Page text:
18 A wife can help her husband to be a good head in other ways. She can express appreciation for his efforts in taking the lead, instead of criticizing him or making him feel that he can never satisfy her.  In dealing with her husband in a positive way, she should remember that a “quiet and mild spirit . . . is of great value in the eyes of God,” not just in the eyes of her husband. (1 Peter 3:3, 4; Colossians 3:12) What if the husband is not a believer? Whether he is or not, the Scriptures encourage wives “to love their husbands, to love their children, to be sound in mind, chaste, workers at home, good, subjecting themselves to their own husbands, so that the word of God may not be spoken of abusively.” (Titus 2:4, 5) If matters of conscience come up, an unbelieving husband is more likely to respect his wife’s position if it is presented with a “mild temper and deep respect.” Some unbelieving husbands have been “won without a word through the conduct of their wives, because of having been eyewitnesses of [their] chaste conduct together with deep respect.”​—1 Peter 3:1, 2, 15; 1 Corinthians 7:13-16.

19. What if a husband asks his wife to break God’s law?

19 What if a husband asks his wife to do something forbidden by God? If that happens, she must remember that God is her primary Ruler. She takes as an example what the apostles did when they were asked by authorities to violate God’s law. Acts 5:29 relates: “Peter and the other apostles said: ‘We must obey God as ruler rather than men.’”

GOOD COMMUNICATION

20. What is a vital area in which love and respect are essential?

20 Love and respect are essential in another area of marriage​—communication. The loving husband will converse with his wife about her activities, her problems, her views on various matters. She needs this. A husband who takes the time to speak  with his wife and really listens to what she says demonstrates his love and respect for her. (James 1:19) Some wives complain that their husbands spend very little time conversing with them. That is sad. True, in these busy times, husbands may work long hours outside the home, and economic circumstances may result in some wives holding a job also. But a married couple need to reserve time for each other. Otherwise, they may become independent of each other. It could lead to serious problems if they felt compelled to seek sympathetic companionship outside the marriage arrangement.

21. How will proper speech help to keep a marriage happy?

21 The way wives and husbands communicate is important. “Pleasant sayings are . . . sweet to the soul and a healing to the bones.” (Proverbs 16:24) Whether a mate is a believer or not, the Bible counsel applies: “Let your utterance be always with graciousness, seasoned with salt,” that is, in good taste. (Colossians 4:6) When one has had a difficult day, a few kind, sympathetic words from one’s mate can do much good. “As apples of gold in silver carvings is a word spoken at the right time for it.” (Proverbs 25:11) The tone of voice and the choice of words are very important. For example, in an irritated, demanding manner, one may tell the other: “Shut that door!” But how much more “seasoned with salt” are the words, said in a calm, understanding voice, “Would you mind closing the door, please?”

22. What attitudes do couples need in order to maintain good communication?

22 Good communication flourishes when there are gently spoken words, gracious looks and gestures, kindness, understanding, and tenderness. By working hard to maintain good communication,  both husband and wife will feel free to make their needs known, and they can be sources of comfort and help to each other in times of disappointment or stress. “Speak consolingly to the depressed souls,” urges God’s Word. (1 Thessalonians 5:14) There will be times when the husband is downhearted and times when the wife is. They can “speak consolingly,” building each other up.​—Romans 15:2.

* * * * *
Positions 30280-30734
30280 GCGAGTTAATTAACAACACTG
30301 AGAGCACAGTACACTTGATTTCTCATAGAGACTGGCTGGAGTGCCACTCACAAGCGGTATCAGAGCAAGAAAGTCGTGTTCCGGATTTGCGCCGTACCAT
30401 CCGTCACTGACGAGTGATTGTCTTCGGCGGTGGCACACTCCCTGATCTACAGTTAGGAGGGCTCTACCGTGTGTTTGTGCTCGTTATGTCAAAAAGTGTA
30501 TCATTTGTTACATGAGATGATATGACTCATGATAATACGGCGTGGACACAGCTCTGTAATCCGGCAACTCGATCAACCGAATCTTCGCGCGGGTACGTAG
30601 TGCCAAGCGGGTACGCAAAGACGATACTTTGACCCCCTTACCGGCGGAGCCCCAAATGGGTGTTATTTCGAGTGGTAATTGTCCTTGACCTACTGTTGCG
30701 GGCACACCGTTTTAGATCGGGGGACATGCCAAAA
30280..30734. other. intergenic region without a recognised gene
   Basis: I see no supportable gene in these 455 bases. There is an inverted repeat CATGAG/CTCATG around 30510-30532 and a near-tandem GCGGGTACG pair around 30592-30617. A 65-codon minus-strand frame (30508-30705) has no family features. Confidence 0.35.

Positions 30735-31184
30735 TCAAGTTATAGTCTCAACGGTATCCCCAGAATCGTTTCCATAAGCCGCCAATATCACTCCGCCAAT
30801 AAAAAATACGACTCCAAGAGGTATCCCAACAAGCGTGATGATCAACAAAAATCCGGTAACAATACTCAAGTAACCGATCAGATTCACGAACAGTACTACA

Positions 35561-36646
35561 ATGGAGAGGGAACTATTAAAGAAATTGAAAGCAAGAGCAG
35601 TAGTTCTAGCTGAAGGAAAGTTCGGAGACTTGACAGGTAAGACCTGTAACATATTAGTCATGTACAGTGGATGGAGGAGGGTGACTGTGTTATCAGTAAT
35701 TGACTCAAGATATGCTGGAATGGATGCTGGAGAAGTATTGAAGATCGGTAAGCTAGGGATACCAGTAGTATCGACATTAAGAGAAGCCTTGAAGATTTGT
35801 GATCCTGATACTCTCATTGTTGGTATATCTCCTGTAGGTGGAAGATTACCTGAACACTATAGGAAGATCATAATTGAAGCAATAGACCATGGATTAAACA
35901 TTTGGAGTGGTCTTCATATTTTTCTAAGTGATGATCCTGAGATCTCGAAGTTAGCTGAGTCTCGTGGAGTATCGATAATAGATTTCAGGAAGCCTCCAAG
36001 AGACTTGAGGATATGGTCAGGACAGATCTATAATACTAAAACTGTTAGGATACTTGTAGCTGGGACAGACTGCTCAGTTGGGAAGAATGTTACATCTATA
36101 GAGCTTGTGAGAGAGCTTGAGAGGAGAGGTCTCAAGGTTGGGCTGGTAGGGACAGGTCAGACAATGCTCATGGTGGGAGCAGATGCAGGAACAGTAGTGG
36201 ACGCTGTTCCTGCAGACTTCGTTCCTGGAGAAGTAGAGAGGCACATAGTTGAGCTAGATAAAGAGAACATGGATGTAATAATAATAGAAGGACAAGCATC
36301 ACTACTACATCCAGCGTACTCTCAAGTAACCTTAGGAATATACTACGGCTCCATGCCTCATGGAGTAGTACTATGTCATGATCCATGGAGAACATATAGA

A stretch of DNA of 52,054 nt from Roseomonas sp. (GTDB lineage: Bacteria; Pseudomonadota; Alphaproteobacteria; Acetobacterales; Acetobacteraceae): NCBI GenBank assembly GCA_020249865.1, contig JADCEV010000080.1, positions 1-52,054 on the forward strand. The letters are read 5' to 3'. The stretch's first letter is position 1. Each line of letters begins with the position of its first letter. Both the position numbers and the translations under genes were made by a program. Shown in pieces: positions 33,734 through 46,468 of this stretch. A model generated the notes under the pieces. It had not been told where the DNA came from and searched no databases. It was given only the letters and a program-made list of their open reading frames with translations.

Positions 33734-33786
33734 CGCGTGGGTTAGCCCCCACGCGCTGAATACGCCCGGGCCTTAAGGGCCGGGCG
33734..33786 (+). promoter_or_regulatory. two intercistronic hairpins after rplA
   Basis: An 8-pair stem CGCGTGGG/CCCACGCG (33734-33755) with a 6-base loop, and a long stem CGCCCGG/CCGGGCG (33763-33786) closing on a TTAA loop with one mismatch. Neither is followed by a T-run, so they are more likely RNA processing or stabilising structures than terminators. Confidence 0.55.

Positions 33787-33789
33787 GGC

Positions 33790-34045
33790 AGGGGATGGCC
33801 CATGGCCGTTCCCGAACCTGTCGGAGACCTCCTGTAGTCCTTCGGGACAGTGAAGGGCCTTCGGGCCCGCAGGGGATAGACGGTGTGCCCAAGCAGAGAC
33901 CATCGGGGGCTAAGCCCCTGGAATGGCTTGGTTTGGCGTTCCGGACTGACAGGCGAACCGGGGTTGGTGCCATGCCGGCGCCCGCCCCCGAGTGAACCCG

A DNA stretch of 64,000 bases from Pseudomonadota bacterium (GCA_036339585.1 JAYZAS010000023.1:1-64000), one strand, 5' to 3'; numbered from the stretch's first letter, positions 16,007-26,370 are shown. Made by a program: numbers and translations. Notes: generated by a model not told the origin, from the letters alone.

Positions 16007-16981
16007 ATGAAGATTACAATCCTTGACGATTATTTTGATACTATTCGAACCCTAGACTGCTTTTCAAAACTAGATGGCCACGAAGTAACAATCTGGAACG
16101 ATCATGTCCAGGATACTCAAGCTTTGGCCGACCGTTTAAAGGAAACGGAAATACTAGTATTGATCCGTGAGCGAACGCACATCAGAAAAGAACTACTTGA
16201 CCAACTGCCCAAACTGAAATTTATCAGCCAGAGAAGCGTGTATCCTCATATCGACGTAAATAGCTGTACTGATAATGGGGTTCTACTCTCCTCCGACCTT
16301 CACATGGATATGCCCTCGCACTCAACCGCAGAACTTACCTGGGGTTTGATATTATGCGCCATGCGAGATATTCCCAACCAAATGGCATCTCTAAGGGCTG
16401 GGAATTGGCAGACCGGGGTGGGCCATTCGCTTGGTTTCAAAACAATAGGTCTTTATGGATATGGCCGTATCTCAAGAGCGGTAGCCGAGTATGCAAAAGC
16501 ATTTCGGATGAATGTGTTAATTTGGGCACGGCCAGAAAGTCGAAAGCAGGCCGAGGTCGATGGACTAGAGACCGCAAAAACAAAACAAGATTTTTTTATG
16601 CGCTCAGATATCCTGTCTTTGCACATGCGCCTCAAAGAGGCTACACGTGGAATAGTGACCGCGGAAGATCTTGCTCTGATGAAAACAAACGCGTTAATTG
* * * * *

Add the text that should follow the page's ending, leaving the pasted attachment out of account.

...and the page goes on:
23, 24. How will love and respect help when there are disagreements? Give an example.

23 Marriage partners manifesting love and respect will not see every disagreement as a challenge. They will work hard not to be “bitterly angry” with each other. (Colossians 3:19) Both should remember that “an answer, when mild, turns away rage.” (Proverbs 15:1) Be careful not to belittle or condemn a mate who pours out heartfelt feelings. Instead, view such expressions as an opportunity to gain insight into the other’s viewpoint. Together, try to work out differences and come to a harmonious conclusion.

24 Recall the occasion when Sarah recommended to her husband, Abraham, a solution to a certain problem and it did not coincide with his feelings. Yet, God told Abraham: “Listen to her voice.” (Genesis 21:9-12) Abraham did, and he was blessed. Similarly, if a wife suggests something different from what her husband has in mind, he should at least listen. At the same time, a wife should not dominate the conversation but should listen to what her husband has to say. (Proverbs 25:24) For either the husband or the wife to insist on his or her own way all the time is unloving and disrespectful.

25. How will good communication contribute to happiness in the intimate aspects of married life?

25 Good communication is also important in a  couple’s sexual relationship. Selfishness and a lack of self-control can seriously damage this most intimate relationship in marriage. Open communication, along with patience, is essential. When each unselfishly seeks the well-being of the other, sex is rarely a serious problem. In this as in other matters, “let each one keep seeking, not his own advantage, but that of the other person.”​—1 Corinthians 7:3-5; 10:24.

26. Even though every marriage will have its ups and downs, how will listening to God’s Word help married couples to find happiness?

26 What fine counsel God’s Word offers! True, every marriage will have its ups and downs. But when spouses submit to Jehovah’s thinking, as revealed in the Bible, and base their relationship on principled love and respect, they can be confident that their marriage will be lasting and happy. They thus will honor not only each other but also the Originator of marriage, Jehovah God.